Last summer on July 7, 2014, my husband and I landed in Fairbanks, Alaska after a 10-day wilderness river trip. We turned on our cell phones and found text messages about a brush fire along Skyline Drive next to our home. Earlier that morning, our house-sitter loaded our car with dogs and musical instruments under a Level 3 evacuation order. Fortunately, skillful firefighters and a dozer driver plowed a fireline on the western flank that effectively stopped the flames along the top ridge of Saddle Rock City Park. We were lucky to have no winds that day.
For thousands of years, our east-side Cascades ecosystems have been subjected to naturally occurring wildfires. Plants provide the fuel for wildfires. Resident plants are suited for long-term survival in their environment, and many have adaptations to ensure persistence following wildfire.
Very little heat is transferred into the soil when a fast-moving, low-intensity wildfire moves through shrub-steppe ecosystems. Many long-lived perennial grasses, wildflowers, and some shrubs re-sprout after the fire. Big sagebrush (Artemesia tridentata) is mostly killed and will not re-sprout from roots, but instead will regenerate from windblown seeds or from seeds stored in the soil. Low intensity fires improve seed-sprouting conditions by reducing crowding. Fewer plants mean less completion for limited water and nutrients. Ash increases nutrient availability, fertilizing the soil.
Our collective human activities in the urban-wildland interfaces have increased the frequency of fire in shrub-steppe ecosystems. Before European settlement, individual patches of shrub-steppe burned on average, about every 75 years, as a result of lightning strikes. These fires were usually small in size, due to lack of fuel as patches of rocks and bare ground separated bunchgrasses and shrubs. With low levels of fuel, the fires burned relatively cool and little heat penetrated into the soil. Introduction of cheat grass since the late 1800s has created a fine, continuous layer of fuel connecting the bunchgrasses and shrubs, allowing fires to burn larger areas.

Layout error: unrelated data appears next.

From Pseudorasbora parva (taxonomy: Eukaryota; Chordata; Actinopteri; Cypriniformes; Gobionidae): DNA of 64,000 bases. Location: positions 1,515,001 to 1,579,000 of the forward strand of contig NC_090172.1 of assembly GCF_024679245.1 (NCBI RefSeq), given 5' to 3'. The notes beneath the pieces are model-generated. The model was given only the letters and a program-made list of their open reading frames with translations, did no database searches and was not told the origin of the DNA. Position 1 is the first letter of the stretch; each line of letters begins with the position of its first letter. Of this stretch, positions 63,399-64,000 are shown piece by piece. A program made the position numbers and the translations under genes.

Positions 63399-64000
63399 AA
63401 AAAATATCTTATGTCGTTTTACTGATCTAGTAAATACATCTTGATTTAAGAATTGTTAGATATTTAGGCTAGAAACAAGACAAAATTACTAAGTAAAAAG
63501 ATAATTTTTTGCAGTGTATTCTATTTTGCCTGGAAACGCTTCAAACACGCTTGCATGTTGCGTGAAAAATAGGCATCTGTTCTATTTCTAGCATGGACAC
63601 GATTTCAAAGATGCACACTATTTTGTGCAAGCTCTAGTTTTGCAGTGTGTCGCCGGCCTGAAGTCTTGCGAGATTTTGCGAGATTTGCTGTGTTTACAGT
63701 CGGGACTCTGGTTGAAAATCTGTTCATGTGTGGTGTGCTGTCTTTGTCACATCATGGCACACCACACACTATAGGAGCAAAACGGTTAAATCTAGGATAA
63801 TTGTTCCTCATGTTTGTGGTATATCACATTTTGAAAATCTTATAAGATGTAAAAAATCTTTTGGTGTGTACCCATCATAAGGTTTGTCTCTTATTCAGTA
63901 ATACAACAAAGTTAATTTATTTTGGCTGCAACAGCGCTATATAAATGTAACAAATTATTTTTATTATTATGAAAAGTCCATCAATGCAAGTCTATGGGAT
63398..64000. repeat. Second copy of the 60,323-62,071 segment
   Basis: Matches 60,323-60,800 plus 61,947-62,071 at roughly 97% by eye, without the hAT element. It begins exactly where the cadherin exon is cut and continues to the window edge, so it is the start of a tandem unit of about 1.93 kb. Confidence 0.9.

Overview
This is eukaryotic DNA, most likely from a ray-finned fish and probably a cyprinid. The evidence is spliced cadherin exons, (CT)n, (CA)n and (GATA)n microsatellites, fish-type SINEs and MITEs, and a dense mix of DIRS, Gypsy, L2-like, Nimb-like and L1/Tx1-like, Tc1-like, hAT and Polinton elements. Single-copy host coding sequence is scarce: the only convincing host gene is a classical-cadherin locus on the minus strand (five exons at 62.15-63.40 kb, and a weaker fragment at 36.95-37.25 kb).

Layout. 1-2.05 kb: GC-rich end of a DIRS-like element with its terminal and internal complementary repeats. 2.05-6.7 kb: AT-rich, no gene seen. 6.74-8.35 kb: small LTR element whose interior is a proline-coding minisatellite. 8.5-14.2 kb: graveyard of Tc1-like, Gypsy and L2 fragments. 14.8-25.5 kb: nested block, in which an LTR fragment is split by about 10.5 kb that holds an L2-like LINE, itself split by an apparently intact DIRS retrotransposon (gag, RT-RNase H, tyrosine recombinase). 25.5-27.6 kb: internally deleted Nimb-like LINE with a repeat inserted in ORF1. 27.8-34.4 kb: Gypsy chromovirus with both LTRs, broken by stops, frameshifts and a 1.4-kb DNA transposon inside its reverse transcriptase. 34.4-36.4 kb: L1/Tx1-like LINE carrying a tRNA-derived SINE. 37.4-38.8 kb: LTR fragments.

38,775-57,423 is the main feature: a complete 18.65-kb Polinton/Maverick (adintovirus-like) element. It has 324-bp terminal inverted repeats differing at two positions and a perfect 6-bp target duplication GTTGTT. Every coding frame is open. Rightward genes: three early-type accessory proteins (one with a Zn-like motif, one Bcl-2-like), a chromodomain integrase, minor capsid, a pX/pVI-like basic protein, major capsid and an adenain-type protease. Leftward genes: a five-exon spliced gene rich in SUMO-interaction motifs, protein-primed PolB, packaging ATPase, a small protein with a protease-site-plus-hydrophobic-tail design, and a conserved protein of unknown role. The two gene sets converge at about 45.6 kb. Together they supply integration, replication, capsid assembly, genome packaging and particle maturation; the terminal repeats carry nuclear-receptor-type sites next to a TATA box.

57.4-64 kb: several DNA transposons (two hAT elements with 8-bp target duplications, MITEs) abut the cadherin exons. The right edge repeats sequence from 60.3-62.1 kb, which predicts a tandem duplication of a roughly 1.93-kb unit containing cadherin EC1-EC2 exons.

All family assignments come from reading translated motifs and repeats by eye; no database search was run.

Today, shrub-steppe wildfires return more frequently, consumer greater acreage, often threaten structures, and bring negative consequences for plant regrowth. Newly burned ground allows invasive non-native weeds to establish and out-compete native plants. When a patch of shrub-steppe burns often, it can convert to a grassland, devoid of shrubs that must regrow from seed. Reduction of native plant diversity after fire results in loss of food, cover, and nesting areas for native animals, especially those that depend upon big sagebrush. Burned soils are vulnerable to wind and water erosion.
One year post-fire at Saddle Rock, visitors have to look closely to see evidence of the 2014 burn. This summer, other Wenatchee neighborhoods that abutted shrub-steppe hillsides were devastated by wind-blown flames. We all have a heightened new awareness of our collective need to learn about wildland fire and ways to decrease risks along the urban-wildland interface. This fall, the Wenatchee Valley Museum and Cultural Center will feature a wildfire exhibit and offer education programs to help us all begin to take actions to decrease our risks.
Enrollment is now open for Susan’s fall 12-week Wenatchee Naturalist course, offered by Wenatchee Valley College Continuing Education with either a daytime and evening option.